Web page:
Objective: To ensure procedure success, American Urological Association Guidelines recommend postvasectomy semen analysis (PVSA); however, current literature suggests poor compliance. We sought to measure PVSA compliance and assess barriers to completion.
Methods: A retrospective review was performed of vasectomies at San Diego Veterans Administration Hospital and UC San Diego Health between 2006 and 2018. Patients received preprocedural counseling regarding semen analysis necessity. Postprocedural management included follow-up visit within 2-4 weeks and semen analysis after 15-20 ejaculations. Demographics and periprocedural variables were collected. Telephone interviews assessed patient reported reasons for noncompliance. Multivariable analysis was performed for factors associated with semen analysis.
Results: 503 men, mean age 38.8 years, underwent vasectomy at San Diego Veterans Administration Hospital (n = 331) and UC San Diego (n = 172). Overall, 80% completed clinical follow-up (n = 401) and 53% completed semen analysis (n = 268). The cohorts exhibited significantly different rates of semen analysis completion (46% vs 67%, P <.001) and clinical follow-up (64% vs 85%, P = .038). No difference was observed in age, fatherhood, or marital status. On multivariable analysis, fatherhood was the only factor associated with noncompliance of semen analysis (odds ratio 0.52, 95% confidence interval 0.33-0.83). Among men interviewed, the primary barriers to semen analysis completion were distance (38%), time constraints (34%), and forgetfulness (23%). Ninety-two% reported increased likelihood of completion with home-based semen testing.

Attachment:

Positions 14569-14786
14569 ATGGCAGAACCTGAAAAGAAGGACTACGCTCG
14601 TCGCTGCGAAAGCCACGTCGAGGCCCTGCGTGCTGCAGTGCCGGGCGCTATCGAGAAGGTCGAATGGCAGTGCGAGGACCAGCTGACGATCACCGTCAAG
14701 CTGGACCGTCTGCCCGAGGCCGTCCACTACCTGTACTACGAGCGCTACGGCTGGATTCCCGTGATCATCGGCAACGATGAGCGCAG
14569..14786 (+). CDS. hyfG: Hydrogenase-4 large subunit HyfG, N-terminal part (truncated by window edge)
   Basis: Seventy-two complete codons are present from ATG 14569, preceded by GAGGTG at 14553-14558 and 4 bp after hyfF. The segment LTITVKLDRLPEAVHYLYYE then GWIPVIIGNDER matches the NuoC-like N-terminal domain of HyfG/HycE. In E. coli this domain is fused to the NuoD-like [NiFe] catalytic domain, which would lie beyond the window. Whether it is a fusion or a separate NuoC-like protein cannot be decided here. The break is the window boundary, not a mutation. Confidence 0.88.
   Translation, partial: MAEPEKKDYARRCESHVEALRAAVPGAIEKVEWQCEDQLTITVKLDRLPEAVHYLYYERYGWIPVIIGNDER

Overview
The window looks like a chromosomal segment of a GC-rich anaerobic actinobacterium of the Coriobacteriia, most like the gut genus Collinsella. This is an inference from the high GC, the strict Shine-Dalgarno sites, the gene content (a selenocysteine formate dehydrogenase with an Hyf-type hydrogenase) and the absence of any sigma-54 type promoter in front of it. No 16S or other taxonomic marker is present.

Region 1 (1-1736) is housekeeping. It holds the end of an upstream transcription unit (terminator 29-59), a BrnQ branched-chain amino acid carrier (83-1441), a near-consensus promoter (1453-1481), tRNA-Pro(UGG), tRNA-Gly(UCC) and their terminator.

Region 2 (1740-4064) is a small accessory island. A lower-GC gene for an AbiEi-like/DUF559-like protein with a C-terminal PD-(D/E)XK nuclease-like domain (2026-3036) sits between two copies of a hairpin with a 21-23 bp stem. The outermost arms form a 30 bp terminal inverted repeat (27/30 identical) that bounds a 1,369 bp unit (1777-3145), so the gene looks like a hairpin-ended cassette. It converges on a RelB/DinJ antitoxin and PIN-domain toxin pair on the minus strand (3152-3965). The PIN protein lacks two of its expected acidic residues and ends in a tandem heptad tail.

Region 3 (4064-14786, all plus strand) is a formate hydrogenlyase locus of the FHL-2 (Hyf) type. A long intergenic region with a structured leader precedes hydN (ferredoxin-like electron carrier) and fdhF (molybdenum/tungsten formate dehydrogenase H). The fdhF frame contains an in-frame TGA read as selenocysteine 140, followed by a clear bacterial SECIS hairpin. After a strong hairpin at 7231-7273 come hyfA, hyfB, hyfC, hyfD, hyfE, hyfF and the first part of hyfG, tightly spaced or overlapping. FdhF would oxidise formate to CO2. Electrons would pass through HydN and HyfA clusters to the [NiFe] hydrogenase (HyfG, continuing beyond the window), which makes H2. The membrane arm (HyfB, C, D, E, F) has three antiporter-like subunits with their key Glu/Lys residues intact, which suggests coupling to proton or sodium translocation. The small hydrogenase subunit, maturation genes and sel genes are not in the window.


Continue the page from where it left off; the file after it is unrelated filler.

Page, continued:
Conclusion: Patients demonstrated poor PVSA compliance despite preprocedural counseling. Given that distance and time constraints limited compliance, incorporating home-based semen testing may improve the quality of care for men undergoing vasectomy.
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